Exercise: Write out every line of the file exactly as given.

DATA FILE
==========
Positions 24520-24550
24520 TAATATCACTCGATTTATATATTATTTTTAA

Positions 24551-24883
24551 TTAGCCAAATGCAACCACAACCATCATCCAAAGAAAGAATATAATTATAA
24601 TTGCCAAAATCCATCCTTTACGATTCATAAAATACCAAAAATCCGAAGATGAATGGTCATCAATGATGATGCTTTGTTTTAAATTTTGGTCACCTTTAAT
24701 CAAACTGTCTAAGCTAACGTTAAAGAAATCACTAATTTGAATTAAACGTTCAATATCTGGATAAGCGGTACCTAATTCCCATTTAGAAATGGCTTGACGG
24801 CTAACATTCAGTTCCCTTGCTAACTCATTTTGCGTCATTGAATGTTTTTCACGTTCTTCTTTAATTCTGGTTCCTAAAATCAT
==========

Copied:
Positions 24520-24550
24520 TAATATCACTCGATTTATATATTATTTTTAA

Positions 24551-24883
24551 TTAGCCAAATGCAACCACAACCATCATCCAAAGAAAGAATATAATTATAA
24601 TTGCCAAAATCCATCCTTTACGATTCATAAAATACCAAAAATCCGAAGATGAATGGTCATCAATGATGATGCTTTGTTTTAAATTTTGGTCACCTTTAAT
24701 CAAACTGTCTAAGCTAACGTTAAAGAAATCACTAATTTGAATTAAACGTTCAATATCTGGATAAGCGGTACCTAATTCCCATTTAGAAATGGCTTGACGG
24801 CTAACATTCAGTTCCCTTGCTAACTCATTTTGCGTCATTGAATGTTTTTCACGTTCTTCTTTAATTCTGGTTCCTAAAATCAT